Solicitor-General Tushar Mehta’s comments in the Supreme Court have, predictably, stirred a storm. For an officer of the court to go beyond his legal brief and question the bona fides of anyone seeking to raise the plight of the urban poor after the lockdown was unwarranted.
Mr Mehta would do well to remember that he is a representative of the government, not a spokesperson of a political party.
He may genuinely believe that those who are critiquing the consequences of the lockdown for its devastating impact on the vulnerable are “prophets of doom” and “vultures”, but his comments betray a basic lack of empathy for the humanitarian crisis at hand, a crisis that transcends political divisions.
It is good that the Supreme Court has finally intervened on behalf of the well-being of migrant workers.
But, essentially, this spat in a courtroom is a storm in a teacup held in the hands of the relatively privileged. Whatever their transient political adversity, they and we are all complicit in a socio-economic structure in which the welfare of the millions of the poor, living in the crevices of our great urban sprawls, was ignored or taken for granted.
Under the shadow of the glitzy malls, the upward mobility of middle class Indians, and stories of India’s emergence as a global economic power, there was the harsh truth of millions of the poor hovering precariously just above levels of absolute poverty, living in unlivable slums, part of an unmapped unorganised sector, bereft of a social safety security net, and eking out a living from one meal to another.
The unintended consequence of the lockdown has been the great discovery of these poor. Hitherto, they had remained invisible, hidden in their miserable burrows, but available to provide service when required for the beneficiaries of the “India success story”.
The quality of their lives, the history of their migrations from village to city, the miserable slums in which they lived, and the sheer fragility of their economic survival, was not something that bothered any of us too much. The lockdown was a revelation, both for the government, and for the privileged, of this “other” India, living cheek by jowl with our insulated worlds.
Who is to blame for this flawed and utterly insensitive socio-economic order? The Opposition can blame the government, and it is true that some of the criticism is valid.
The manner in which the draconian lockdown was announced, with just four hours of notice, and the period for which it was announced, left no option for the millions of these poor to make themselves visible, for they had suddenly been rendered homeless, jobless and penniless.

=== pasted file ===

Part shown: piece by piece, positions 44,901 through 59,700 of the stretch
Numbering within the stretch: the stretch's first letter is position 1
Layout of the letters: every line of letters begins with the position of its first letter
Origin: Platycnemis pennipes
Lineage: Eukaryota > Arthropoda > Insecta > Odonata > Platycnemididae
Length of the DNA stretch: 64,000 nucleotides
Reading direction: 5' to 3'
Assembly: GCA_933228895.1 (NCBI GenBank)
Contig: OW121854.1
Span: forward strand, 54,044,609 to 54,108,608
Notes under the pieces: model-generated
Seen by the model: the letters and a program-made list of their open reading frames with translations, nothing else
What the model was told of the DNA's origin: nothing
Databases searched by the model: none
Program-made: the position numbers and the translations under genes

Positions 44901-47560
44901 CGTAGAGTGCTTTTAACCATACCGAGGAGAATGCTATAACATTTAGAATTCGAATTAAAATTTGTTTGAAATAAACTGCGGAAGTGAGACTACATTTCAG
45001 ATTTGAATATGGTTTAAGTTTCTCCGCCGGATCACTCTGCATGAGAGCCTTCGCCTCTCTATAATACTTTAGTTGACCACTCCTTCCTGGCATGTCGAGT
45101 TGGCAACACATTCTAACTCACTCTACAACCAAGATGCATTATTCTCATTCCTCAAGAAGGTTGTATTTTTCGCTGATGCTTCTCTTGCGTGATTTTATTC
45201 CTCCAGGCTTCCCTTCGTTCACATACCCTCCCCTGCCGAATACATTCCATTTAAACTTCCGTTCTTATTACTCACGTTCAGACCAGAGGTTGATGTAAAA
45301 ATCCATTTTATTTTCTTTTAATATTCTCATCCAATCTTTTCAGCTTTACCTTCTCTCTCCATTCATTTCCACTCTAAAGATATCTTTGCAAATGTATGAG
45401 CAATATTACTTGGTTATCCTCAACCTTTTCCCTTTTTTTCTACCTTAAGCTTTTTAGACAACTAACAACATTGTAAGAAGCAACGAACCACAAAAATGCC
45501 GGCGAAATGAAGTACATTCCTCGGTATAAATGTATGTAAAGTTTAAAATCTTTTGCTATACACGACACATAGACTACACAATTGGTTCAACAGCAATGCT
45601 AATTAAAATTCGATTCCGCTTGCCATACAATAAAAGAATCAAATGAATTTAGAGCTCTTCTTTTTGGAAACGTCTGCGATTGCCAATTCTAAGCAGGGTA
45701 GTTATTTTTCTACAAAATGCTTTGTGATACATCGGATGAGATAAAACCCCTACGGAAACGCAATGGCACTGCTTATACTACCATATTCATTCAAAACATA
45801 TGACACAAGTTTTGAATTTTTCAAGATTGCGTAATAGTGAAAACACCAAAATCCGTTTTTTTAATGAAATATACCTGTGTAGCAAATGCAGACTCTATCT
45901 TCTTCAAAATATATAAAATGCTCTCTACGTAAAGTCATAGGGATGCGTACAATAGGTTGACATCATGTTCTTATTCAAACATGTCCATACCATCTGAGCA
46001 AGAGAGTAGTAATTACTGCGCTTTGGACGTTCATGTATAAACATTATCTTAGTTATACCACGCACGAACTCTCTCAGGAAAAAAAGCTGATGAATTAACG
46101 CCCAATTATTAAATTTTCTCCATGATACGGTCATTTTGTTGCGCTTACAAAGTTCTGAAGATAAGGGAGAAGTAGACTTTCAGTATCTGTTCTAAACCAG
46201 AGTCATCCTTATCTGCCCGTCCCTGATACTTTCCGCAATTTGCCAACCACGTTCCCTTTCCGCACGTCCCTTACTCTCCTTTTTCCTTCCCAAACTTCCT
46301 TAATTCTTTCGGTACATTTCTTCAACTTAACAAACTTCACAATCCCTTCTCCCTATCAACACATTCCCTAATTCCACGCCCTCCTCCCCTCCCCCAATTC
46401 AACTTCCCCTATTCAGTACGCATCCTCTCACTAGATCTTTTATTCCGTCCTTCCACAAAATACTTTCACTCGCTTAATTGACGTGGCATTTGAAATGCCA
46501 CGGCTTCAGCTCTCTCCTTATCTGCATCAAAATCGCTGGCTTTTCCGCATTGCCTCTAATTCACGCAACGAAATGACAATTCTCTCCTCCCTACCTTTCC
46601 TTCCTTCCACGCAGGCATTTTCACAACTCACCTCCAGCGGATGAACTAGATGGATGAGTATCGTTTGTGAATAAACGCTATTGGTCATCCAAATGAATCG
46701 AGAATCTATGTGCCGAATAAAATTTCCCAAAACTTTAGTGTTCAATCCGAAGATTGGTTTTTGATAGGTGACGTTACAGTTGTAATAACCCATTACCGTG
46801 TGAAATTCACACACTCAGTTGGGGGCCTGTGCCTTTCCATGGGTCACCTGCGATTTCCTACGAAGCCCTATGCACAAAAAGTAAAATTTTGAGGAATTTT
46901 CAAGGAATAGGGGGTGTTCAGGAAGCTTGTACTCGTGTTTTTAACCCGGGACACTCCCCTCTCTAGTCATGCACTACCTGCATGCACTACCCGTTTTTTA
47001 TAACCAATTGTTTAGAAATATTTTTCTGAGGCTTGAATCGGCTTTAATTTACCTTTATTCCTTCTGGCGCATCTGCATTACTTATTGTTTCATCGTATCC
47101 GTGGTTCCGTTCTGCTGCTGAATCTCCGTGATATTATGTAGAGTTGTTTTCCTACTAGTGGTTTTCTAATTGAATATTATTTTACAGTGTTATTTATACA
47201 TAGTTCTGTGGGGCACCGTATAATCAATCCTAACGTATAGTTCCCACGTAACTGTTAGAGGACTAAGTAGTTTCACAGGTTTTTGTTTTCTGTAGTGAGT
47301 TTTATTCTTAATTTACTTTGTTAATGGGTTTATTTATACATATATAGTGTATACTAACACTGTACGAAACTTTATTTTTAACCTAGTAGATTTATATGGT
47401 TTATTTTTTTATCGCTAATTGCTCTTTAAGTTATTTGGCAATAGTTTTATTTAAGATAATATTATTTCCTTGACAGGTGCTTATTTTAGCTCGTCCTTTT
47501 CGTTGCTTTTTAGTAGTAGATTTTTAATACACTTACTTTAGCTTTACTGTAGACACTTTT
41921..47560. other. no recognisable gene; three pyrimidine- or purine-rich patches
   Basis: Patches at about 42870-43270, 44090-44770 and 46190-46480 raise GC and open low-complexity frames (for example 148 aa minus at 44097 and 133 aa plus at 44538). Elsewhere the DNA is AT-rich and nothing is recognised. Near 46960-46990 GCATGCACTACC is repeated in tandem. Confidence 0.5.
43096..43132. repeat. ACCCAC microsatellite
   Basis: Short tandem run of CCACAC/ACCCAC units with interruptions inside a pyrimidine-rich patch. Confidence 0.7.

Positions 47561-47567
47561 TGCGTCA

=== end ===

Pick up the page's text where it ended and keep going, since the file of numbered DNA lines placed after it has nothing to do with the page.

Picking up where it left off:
They began their long trek home, back to where they had come from in search of a tenuous living. Since all public transport was shut, they began to go back on foot, walking hundreds of miles, using any means of transport, hungry, thirsty, with blisters on their feet, and at the mercy of the police.
It took the Central government 36 days to reopen train services, and that too in a haphazard manner, where money was charged for tickets and health clearance. Some believe that it was a larger human migration that that during the 1947 Partition of the subcontinent.
But are those blaming the government entirely blameless? The Congress Party has been in power for decades. What did it do to remove or reduce this inequity? The 1991 economic reforms ushered in by then Prime Minister P.V. Narasimha Rao and his finance minister Manmohan Singh have been rightly hailed for turning the economy around.
The higher growth rates they ushered in for the next decade and beyond transformed important sectors of the economy. It was bonanza days for the Indian middle class, but even as employment increased, and consumer spending multiplied, no one cared too much about the continuing and inherent inequities in the system. As malls mushroomed, so did slums.
It did not require a lockdown to reveal that outside the sylvan surroundings of Lutyen’s Delhi, where economic reforms were hailed and government achievements were pompously touted, 49 per cent of the capital of the Republic was officially a slum, an area defined by the Census as not worthy of human habitation.
Moreover, the urban poor are migrants seeking to find a living in cities because the agricultural sector can no longer give them remuneration or employment. In all these decades, what has been done on a systemic basis to boost agricultural productivity, and raise the agricultural sector’s growth rate to beyond the one or two per cent per annum?
Schemes like MNREGA are not a solution to the fundamental problems of raising incomes and providing employment with dignity. They are an essential but short-term relief measure, not an answer to foundational malaises.
What agriculture needed was quantum investments in irrigation, better agricultural extension services, new and better seeds and fertilisers, increased warehouse and cold storage facilities, better road connectivity, more effective R&D inputs, and above all structural reform, like the ones initiated now, of changes to the Essential Commodities Act and the Agriculture Producers Market Committee Act.
The confrontation between Tushar Mehta and Kapil Sibal is thus really an altercation between two beneficiaries of the system pointing fingers at each other about who upset the happy apple cart over which both presided.
Except for the fact that the country’s highest court has now intervened, it makes little difference to the plight of the poor, even as governments come and governments go....